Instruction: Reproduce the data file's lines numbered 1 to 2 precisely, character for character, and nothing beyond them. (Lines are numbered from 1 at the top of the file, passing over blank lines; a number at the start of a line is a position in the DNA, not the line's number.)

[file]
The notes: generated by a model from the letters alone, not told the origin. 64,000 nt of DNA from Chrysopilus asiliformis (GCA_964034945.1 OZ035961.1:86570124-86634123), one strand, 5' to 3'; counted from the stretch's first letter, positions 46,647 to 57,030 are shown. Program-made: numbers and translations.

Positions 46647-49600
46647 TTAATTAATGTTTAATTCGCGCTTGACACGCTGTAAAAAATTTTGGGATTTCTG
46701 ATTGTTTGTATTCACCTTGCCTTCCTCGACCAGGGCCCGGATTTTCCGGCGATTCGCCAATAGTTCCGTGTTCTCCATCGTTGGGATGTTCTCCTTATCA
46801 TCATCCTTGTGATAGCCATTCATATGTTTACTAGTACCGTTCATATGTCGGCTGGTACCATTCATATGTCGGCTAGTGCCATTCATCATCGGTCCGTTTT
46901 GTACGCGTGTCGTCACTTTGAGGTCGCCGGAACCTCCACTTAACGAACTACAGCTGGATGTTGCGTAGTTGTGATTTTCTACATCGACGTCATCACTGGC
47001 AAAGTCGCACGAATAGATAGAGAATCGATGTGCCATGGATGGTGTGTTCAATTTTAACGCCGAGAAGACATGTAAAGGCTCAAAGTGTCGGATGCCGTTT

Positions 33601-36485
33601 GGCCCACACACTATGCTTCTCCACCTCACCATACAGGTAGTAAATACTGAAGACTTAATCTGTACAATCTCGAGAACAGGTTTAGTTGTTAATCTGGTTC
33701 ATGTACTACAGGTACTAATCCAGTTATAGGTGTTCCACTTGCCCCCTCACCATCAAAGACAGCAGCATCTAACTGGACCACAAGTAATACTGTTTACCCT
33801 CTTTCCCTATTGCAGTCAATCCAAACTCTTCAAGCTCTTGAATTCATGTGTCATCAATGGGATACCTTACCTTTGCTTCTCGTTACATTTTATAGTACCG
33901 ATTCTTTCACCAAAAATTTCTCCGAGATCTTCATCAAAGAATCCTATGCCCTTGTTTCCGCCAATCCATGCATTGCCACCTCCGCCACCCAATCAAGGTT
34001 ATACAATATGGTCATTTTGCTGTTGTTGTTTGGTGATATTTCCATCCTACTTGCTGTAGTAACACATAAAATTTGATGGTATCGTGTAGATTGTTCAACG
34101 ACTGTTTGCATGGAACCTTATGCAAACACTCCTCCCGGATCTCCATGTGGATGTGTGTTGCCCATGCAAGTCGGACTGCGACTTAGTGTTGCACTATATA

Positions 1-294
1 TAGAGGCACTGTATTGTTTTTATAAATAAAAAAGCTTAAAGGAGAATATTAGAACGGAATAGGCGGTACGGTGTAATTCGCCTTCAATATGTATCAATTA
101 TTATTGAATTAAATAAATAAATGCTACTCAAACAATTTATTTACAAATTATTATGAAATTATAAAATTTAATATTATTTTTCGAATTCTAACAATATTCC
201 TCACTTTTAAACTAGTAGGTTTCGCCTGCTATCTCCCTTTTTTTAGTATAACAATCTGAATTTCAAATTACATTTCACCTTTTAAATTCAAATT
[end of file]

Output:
The notes: generated by a model from the letters alone, not told the origin. 64,000 nt of DNA from Chrysopilus asiliformis (GCA_964034945.1 OZ035961.1:86570124-86634123), one strand, 5' to 3'; counted from the stretch's first letter, positions 46,647 to 57,030 are shown. Program-made: numbers and translations.

Positions 46647-49600